• dopamine (levodopa) for parkinsonism
  • an implanted baclofen pump can be helpful for dystonia mixed with spasticity that does not get better with oral medications
  • deep brain stimulation is a treatment for primary dystonia that does not respond to medications

Some children with movement disorder may also benefit from:

  • physical therapy to strengthen or stretch the affected limbs and muscles
  • occupational therapy to help overcome any limitations caused by abnormal movements
  • support to help the family and child cope with ongoing symptoms of movement disorders
  • neuropsychiatric testing, when the movement disorder is accompanied by cognitive or behavioral problems

The Movement Disorders Program at Boston Children’s Hospital has an active research program to understand the causes and find better treatments for childhood-onset movement disorders.

What is the long-term outlook for movement disorders?

How well a child will do depends on the type of movement disorder, its cause, how well the movement disorder is treated, and how soon treatment is started. For example, a child with primary dystonia can live a normal life if they are treated early, while dystonia that goes undiagnosed and untreated for many years can become permanently disabling.

Other movement disorders, such as tic disorders, may eventually go away on their own or become much milder.

If the movement disorder is part of a serious genetic or degenerative disorder, there may be no treatment. In most cases, though, there are interventions that can relieve children’s symptoms, in some cases dramatically.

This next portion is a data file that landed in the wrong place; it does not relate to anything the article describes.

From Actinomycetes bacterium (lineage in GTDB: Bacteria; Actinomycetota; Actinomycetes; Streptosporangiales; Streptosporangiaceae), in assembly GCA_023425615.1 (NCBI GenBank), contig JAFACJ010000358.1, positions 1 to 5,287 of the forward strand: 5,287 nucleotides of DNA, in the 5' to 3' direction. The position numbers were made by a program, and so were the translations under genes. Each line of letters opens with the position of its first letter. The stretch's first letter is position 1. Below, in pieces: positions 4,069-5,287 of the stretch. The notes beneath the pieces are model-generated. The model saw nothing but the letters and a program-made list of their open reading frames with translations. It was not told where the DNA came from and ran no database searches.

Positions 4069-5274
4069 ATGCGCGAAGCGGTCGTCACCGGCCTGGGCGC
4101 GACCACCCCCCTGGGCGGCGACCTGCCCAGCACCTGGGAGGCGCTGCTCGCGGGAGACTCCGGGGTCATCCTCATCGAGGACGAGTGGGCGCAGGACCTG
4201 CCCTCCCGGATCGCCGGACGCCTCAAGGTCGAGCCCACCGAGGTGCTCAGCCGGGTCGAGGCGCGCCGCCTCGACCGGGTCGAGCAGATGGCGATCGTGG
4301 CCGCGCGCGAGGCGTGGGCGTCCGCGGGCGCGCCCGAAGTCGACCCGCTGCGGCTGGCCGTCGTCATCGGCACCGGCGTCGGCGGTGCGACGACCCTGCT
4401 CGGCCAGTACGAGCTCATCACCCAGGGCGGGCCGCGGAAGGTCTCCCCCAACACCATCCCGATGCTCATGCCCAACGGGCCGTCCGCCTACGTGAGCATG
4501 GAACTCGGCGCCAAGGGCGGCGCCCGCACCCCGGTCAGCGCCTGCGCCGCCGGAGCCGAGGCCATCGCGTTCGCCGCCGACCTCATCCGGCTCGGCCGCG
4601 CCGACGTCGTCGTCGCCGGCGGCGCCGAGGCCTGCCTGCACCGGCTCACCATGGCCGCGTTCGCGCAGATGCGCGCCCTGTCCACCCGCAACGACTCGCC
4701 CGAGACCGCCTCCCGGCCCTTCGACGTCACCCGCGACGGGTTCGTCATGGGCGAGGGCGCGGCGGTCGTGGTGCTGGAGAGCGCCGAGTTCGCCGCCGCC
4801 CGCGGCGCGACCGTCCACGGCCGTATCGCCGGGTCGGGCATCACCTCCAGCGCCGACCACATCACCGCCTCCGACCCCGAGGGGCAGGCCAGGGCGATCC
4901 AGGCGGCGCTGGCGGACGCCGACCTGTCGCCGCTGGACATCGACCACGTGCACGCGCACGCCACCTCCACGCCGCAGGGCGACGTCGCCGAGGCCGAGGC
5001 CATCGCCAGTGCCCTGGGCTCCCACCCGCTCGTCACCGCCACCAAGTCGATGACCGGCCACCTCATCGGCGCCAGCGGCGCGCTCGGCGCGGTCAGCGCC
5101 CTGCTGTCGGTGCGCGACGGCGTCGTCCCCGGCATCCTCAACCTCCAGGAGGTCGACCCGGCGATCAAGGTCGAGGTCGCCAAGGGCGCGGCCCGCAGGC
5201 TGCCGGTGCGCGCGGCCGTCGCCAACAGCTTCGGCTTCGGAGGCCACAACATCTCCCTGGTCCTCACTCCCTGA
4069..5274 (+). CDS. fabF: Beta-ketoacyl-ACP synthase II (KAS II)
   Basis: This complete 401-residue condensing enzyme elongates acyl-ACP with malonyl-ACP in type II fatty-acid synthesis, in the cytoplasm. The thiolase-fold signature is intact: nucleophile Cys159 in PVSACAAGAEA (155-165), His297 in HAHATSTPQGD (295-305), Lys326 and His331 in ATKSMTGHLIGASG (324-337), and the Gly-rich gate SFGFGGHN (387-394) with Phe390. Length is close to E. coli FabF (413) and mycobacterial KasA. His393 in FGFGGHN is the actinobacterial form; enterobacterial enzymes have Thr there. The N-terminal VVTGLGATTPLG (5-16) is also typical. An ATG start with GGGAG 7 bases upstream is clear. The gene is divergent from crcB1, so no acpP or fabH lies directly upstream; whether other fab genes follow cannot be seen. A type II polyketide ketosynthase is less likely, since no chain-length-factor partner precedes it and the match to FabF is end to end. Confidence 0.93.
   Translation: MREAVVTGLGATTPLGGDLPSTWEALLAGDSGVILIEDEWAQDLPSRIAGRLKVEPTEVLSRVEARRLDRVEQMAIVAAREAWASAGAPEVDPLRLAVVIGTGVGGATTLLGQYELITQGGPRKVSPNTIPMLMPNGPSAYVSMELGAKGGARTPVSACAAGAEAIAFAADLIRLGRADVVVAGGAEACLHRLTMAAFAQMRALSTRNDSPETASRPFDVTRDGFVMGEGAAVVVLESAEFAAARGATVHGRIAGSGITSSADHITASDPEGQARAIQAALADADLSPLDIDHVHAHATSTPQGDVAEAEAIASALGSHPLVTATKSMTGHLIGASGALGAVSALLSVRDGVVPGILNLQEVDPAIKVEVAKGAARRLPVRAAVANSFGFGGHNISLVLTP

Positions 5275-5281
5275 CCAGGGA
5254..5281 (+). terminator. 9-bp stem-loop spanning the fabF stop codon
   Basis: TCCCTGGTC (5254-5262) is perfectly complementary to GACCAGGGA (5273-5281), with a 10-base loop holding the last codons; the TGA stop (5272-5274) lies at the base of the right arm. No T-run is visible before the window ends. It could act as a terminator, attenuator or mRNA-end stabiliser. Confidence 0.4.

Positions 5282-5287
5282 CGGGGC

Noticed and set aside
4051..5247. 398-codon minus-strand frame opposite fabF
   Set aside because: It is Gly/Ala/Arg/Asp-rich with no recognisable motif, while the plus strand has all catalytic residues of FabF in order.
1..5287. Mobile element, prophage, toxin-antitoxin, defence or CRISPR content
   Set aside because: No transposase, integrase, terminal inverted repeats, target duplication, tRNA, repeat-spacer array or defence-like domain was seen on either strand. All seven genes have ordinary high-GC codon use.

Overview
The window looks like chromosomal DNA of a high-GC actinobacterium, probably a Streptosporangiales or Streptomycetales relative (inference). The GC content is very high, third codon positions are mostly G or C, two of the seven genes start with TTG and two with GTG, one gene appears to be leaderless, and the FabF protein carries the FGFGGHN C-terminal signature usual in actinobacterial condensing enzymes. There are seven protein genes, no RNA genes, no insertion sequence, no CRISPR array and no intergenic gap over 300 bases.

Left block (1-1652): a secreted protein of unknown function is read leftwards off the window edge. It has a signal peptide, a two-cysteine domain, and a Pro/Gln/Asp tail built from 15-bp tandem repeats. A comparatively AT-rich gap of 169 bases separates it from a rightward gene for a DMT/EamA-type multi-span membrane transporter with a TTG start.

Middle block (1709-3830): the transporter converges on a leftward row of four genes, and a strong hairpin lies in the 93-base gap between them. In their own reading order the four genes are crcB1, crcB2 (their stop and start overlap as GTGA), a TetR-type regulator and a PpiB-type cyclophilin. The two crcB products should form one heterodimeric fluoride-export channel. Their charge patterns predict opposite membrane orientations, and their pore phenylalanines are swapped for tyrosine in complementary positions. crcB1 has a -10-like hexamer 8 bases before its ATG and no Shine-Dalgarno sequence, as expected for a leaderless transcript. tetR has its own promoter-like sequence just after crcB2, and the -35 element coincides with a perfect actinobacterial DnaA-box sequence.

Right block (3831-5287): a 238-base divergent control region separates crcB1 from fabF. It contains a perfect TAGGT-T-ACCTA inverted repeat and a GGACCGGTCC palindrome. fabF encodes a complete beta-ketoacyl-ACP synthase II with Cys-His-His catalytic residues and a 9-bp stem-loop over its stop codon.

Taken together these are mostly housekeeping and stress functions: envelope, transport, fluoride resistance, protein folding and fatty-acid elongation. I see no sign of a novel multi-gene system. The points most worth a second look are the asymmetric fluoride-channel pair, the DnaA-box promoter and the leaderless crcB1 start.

How we care for movement disorders

At Boston Children’s Hospital, we have a team of specialists who specialize in diagnosing and treating movement disorders in children. We evaluate and care for children with dystonia, ataxia, chorea, myoclonus, parkinsonism, tremor, spasticity, tic disorders, Tourette syndrome, and other movement disorders.

Movement Disorders | Research & Innovation

Our areas of research for movement disorders

The Movement Disorders Program in the Department of Neurology is committed to patient care, education, advocacy, and research. Many movement disorders that present in childhood are rare diseases. Research holds the key to improving the diagnosis and treatment of these conditions. Our teams conduct research studies at Boston Children’s Hospital and also participate in studies with other major medical centers. Current research programs look at how novel genetic technologies can improve the diagnosis and treatment of movement disorders, how movement disorders impact quality of life, and how movement disorders overlap with other neurological conditions such as epilepsy or inborn errors of metabolism.

Movement Disorders | Programs & Services